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Tuesday, May 11, 2010

Gordon Brown quits as UK prime minister



Conservative leader David Cameron became Britain's new prime minister Tuesday, ending 13 years of Labor Party rule and opening the door to an unprecedented coalition government with the third-party Liberal Democrats.

After three days of negotiations between the parties, Cameron emerged from Buckingham Palace, where Queen Elizabeth II formally invited him to form a government. The Conservatives fell just short of a majority in last week's election and sought the support of the Liberal Democrats to solidify their grip on power.

Cameron left the palace for the prime minister's official Downing Street residence, which had been vacated earlier by Gordon Brown. Early in the day, Brown stepped down as prime minister and Labor leader, having failed in his own attempt to strike a deal with the Liberal Democrats.

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Announcing his resignation, Brown said he was making way for a new leader.

"It was a privilege to serve, and yes, I love the job, not for its prestige, its titles and its ceremony, which I do not love at all," Brown said, with his wife, Sarah, at his side. "No, I love the job for its potential to make this country I love fairer, more tolerant, more green, more democratic, more prosperous and more just, truly a greater Britain.

"I have always strived to serve, to do my best in the interest of Britain, its values and its people," he said.

His voice cracked as he thanked his wife and two sons.

He then climbed into his armored car to attend one final audience as Britain's leader with Queen Elizabeth II, where he would tender his resignation and pave the way for David Cameron, the leader of the Conservative Party, to take over as the youngest prime minister in nearly two centuries.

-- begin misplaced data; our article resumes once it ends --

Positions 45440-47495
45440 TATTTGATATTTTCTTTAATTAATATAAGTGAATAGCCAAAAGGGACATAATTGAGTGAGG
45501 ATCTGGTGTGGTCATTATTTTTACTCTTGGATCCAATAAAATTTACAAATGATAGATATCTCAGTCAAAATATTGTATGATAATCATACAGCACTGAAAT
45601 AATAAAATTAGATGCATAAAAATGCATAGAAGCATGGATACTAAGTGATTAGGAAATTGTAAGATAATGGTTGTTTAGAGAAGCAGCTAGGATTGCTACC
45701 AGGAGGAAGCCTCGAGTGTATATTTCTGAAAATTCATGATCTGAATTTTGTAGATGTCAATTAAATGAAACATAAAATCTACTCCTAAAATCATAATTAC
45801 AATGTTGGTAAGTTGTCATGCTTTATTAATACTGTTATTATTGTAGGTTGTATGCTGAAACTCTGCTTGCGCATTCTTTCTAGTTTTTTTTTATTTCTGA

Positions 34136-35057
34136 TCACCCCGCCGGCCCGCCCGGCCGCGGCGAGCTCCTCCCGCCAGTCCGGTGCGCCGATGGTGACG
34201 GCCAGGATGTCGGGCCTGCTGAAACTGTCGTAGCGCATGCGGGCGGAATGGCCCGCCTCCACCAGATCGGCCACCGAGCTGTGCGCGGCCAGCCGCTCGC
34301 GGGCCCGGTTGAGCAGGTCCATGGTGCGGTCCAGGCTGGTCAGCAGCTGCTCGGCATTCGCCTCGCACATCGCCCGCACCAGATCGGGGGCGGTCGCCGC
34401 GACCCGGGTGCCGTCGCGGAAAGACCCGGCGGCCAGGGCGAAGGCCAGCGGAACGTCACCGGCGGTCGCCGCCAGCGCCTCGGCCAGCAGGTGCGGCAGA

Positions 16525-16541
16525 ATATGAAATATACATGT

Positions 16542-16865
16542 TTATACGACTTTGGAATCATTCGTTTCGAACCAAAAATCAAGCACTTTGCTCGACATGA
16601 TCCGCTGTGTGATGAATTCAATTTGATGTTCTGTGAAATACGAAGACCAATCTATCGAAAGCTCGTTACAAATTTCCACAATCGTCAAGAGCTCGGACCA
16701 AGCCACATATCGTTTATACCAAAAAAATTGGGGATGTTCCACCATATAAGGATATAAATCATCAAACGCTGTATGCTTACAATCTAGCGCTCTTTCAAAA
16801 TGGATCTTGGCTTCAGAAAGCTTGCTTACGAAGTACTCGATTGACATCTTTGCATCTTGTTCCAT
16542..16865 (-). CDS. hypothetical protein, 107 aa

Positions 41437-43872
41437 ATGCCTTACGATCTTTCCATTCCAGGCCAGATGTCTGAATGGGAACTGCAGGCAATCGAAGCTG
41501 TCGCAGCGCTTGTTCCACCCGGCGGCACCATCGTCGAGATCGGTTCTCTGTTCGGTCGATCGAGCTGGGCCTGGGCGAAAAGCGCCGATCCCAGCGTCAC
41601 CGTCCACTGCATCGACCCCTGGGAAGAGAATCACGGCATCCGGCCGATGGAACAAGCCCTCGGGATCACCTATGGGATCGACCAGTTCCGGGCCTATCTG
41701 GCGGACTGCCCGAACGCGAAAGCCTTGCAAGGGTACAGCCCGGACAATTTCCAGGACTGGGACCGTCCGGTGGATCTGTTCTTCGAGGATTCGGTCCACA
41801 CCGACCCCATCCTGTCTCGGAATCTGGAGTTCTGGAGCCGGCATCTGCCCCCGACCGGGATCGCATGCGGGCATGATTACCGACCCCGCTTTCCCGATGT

Such a changeover in government would close the door on 13 years of "New Labor," the centrist experiment and party makeover pioneered by Tony Blair. Brown, 59, served as Blair's formidable No. 2 for a decade before finally inheriting the top job three years ago.

Later Tuesday, Cameron, 43, is expected to announce a power-sharing deal with the Liberal Democrats that will see the smaller, left-leaning party in government for the first time in decades. Cameron's Cabinet is likely to include senior figures from the Liberal Democrats such as Nick Clegg, the party's leader.

Clegg, who is the same age as Cameron, has been in the position of kingmaker since Thursday's general election, which produced the first divided Parliament without a single-party majority in 36 years. The Liberal Democrats came in third, but held the balance of power.

The expected coalition government is a marriage few would have foreseen only a few weeks ago and could yet prove unstable. The two parties diverge on many policy issues, but after five days of negotiation, they were on the verge Tuesday of striking a bargain acceptable to both sides.

Part of any deal probably would be movement on the Liberal Democrats' key demand of reform to Britain's electoral system, which tends to produce governments elected without a majority of the popular vote.

In exchange, the Conservatives, as the dominant partner, will probably be able to push through their agenda of spending cuts to rein in Britain's runaway budget deficit.

Hopes of an alternative Labor-Liberal Democrat alliance flared Monday when Brown offered to step down from office by the fall, meeting a demand from Clegg and others. But talks between the two parties Tuesday apparently went nowhere.

Under the charismatic Blair, Labor won three elections. But Brown was unable to keep the momentum going after becoming prime minister when Blair stepped down in 2007.

Voter exhaustion after two wars, some parliamentary scandals and a harsh economic downturn led to a sound defeat at the polls for Labor.

Brown said he would step down immediately from his post as party leader, and may leave politics altogether rather than remain a backbench member of Parliament.

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